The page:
Per the suggestion of one of my best and oldest friends (the guy whose Winter Garden house I lived in from June through August — it’s like a 15 min. drive from there to the back gate of Disney) I drove almost an extra hour south to grab a hot dog for dinner from the Florida branch of Mustard’s Last Stand before heading north again to see the lift off. Unhappily it turned out to be a totally bogus rip off of a Chicago institution for the Northwestern University crowd, with the original being located right next to our football stadium, whose dogs are regularly listed as the best in the whole Chicago area. (The Evanston/Chicago one has been around since 1969, the rip off (while they nabbed the url first) has only been around since 1987 (and how scummy is that? First they copy the name — adding Chicago style eatery so as not to infringe, and then they nabbed the url, Seriously!). There was spotty rain while I got my dog, and I hoped they wouldn’t scrap the liftoff again.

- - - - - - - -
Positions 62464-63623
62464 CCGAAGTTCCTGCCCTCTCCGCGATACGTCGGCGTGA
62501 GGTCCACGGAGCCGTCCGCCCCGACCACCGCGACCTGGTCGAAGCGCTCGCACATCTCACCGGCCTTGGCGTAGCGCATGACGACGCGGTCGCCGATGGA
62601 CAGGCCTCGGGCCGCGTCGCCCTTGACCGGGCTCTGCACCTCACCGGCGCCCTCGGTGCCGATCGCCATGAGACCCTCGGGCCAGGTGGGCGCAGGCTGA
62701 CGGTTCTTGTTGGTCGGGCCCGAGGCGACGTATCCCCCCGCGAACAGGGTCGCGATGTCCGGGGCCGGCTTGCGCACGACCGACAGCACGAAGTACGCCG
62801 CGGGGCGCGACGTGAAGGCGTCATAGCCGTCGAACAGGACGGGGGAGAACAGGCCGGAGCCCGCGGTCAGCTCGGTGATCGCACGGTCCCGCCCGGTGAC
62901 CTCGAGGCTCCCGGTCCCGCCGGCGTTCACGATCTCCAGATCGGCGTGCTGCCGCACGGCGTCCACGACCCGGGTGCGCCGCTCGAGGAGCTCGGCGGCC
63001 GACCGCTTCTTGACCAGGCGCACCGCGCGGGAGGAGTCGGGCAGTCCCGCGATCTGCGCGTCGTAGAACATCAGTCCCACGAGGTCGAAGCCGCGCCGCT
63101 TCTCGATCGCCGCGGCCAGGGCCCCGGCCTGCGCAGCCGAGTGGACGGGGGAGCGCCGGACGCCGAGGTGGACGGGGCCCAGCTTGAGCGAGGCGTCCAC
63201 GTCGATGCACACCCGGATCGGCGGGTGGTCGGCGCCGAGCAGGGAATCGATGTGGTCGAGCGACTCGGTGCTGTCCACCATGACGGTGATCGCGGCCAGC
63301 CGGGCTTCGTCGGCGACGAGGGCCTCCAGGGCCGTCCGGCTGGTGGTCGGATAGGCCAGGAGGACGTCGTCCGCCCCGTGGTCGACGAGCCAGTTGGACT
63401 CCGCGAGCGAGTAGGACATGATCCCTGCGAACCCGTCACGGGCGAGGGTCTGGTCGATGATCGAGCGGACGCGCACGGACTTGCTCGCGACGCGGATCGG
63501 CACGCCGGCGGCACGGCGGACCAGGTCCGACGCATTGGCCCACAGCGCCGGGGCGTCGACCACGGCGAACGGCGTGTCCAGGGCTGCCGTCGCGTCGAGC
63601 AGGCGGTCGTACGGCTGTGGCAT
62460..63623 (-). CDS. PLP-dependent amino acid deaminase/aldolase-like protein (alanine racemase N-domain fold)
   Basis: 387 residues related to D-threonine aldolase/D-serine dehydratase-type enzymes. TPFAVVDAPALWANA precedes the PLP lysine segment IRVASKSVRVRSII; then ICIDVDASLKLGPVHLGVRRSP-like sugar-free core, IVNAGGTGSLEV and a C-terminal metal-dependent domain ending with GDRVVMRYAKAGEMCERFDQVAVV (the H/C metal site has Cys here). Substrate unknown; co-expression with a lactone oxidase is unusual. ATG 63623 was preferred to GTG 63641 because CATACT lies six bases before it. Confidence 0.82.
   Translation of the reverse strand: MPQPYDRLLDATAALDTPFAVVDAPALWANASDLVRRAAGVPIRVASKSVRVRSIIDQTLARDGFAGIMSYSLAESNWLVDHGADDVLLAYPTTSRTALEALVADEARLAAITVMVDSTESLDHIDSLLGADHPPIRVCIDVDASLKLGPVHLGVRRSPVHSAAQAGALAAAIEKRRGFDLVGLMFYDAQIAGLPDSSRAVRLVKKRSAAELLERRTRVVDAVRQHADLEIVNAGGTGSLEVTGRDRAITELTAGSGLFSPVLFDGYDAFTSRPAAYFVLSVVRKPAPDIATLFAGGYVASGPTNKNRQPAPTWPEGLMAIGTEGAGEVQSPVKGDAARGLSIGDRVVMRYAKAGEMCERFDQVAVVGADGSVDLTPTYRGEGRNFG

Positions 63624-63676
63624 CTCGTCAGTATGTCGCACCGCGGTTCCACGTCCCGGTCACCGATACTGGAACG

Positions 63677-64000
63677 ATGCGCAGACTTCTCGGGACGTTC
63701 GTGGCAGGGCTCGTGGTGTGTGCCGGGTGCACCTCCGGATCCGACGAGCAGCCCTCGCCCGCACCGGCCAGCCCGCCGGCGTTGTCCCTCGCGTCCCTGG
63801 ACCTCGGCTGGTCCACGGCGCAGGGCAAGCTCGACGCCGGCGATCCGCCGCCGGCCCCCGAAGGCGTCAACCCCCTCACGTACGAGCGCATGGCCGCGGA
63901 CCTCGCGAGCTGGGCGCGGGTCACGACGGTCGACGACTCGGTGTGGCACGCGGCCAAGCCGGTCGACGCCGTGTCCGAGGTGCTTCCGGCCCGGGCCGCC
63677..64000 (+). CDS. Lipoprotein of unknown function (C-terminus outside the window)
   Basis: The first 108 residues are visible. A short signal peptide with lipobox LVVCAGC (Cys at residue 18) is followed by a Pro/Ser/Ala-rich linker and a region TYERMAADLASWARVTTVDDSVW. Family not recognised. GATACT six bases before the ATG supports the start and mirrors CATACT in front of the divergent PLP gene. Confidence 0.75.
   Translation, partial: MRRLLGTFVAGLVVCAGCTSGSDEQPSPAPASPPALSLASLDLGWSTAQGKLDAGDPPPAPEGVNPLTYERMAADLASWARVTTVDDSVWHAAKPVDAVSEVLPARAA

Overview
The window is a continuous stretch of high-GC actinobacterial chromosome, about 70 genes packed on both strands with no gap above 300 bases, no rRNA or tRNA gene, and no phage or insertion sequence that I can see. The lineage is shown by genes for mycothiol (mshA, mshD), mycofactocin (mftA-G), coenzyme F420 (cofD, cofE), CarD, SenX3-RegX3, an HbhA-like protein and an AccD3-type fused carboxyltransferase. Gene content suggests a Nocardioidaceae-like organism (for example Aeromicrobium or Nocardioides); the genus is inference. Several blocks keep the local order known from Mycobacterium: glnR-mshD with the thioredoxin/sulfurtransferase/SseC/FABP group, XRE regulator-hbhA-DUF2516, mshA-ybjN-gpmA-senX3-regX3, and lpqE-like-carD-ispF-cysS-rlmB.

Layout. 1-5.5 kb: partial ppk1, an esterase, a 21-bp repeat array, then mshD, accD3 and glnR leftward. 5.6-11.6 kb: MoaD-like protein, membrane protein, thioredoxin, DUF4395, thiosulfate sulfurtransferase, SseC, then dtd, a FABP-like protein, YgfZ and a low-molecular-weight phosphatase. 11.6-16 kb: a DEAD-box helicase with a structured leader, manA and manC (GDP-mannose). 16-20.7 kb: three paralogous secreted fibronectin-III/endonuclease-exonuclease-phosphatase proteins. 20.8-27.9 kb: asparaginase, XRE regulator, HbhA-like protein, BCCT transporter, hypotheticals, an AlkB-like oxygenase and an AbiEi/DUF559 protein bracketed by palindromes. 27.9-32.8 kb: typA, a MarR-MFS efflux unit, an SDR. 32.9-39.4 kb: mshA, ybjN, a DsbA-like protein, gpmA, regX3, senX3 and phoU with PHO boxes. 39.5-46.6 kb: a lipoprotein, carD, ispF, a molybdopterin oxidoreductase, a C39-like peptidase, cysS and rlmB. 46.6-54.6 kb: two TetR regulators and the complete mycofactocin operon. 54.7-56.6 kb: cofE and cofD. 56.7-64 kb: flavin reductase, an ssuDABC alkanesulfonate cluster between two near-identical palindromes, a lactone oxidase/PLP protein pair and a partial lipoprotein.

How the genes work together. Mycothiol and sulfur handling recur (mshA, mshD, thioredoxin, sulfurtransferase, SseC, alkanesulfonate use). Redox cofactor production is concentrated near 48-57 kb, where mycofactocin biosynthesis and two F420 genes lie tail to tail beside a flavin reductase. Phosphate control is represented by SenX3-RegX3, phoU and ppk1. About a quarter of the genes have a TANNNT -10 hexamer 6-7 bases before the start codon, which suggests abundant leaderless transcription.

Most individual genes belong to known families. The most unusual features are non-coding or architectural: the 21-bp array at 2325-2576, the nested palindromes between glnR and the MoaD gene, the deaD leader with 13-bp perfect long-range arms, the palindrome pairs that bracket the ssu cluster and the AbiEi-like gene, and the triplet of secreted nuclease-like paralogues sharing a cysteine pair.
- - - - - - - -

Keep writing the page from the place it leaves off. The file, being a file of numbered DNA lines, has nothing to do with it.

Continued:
Note: I was EXCEEDINGLY unhappy with my Cheese dog, and it was totally NOT worth the extra drive (which almost had me late for the launch) … Firstly, they used the cheaper Velveeta as the cheese (BLECH) instead of using high quality Merkts cheese like they should have (even though it IS sold in local stores, so no excuse there). Also secondly, while the hotdogs were Vienna beef, they were those really skinny small ones and NOT the big meaty ones any Chicagoan would have expected, so it was mostly bun… MAJOR rip off.